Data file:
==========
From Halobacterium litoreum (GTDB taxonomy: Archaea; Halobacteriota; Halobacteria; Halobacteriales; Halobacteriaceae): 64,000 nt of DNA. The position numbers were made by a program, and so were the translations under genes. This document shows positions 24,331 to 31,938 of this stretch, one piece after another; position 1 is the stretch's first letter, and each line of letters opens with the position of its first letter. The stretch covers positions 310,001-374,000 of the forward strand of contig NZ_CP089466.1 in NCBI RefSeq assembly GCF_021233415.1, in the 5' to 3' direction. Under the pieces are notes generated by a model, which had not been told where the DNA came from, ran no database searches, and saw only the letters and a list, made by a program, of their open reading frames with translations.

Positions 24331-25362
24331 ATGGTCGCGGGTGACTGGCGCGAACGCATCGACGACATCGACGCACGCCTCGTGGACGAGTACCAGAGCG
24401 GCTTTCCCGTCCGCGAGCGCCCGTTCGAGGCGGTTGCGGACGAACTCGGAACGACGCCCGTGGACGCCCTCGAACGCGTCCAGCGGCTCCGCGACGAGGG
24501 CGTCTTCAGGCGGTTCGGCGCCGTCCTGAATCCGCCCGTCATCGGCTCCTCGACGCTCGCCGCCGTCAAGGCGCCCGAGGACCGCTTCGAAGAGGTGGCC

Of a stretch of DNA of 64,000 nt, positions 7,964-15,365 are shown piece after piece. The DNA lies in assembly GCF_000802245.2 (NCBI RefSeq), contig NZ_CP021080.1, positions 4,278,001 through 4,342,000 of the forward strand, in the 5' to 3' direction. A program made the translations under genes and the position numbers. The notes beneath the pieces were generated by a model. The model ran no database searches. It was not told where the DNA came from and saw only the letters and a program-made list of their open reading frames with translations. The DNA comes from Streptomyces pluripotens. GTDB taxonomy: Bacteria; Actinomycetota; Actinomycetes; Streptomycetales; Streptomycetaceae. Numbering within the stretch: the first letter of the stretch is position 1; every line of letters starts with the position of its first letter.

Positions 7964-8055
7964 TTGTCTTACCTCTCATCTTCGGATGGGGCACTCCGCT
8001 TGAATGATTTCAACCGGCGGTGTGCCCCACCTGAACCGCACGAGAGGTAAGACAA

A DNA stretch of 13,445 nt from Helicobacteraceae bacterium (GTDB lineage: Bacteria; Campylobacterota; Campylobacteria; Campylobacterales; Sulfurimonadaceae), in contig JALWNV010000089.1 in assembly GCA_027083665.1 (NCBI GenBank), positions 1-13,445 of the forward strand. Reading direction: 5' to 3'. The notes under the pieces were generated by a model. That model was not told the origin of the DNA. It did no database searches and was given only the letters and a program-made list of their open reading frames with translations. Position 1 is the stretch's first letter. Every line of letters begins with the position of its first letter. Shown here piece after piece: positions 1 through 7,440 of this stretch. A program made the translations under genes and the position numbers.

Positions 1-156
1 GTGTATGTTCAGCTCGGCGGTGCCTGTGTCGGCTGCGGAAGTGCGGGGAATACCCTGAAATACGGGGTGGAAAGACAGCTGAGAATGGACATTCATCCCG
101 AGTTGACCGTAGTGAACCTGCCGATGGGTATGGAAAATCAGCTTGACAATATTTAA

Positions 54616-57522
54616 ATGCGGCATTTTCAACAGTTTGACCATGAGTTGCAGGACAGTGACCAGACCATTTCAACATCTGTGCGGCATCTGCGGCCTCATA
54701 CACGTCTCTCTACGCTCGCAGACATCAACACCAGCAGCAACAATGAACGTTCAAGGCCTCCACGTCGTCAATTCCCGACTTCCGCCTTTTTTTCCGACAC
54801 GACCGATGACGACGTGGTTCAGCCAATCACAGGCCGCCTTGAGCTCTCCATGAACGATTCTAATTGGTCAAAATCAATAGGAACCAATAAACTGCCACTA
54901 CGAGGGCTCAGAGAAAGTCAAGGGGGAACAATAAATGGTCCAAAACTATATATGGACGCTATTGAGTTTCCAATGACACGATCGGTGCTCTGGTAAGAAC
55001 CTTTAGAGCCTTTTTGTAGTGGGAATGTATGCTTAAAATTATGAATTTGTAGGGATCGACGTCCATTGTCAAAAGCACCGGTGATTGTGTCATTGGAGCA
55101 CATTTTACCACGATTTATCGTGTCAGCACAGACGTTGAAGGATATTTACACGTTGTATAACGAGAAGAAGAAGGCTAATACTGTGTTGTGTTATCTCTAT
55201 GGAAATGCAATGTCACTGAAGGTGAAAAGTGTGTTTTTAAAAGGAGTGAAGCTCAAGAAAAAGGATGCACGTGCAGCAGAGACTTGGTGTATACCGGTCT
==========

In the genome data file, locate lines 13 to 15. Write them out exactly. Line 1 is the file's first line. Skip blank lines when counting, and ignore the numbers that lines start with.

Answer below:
101 AGTTGACCGTAGTGAACCTGCCGATGGGTATGGAAAATCAGCTTGACAATATTTAA

Positions 54616-57522
54616 ATGCGGCATTTTCAACAGTTTGACCATGAGTTGCAGGACAGTGACCAGACCATTTCAACATCTGTGCGGCATCTGCGGCCTCATA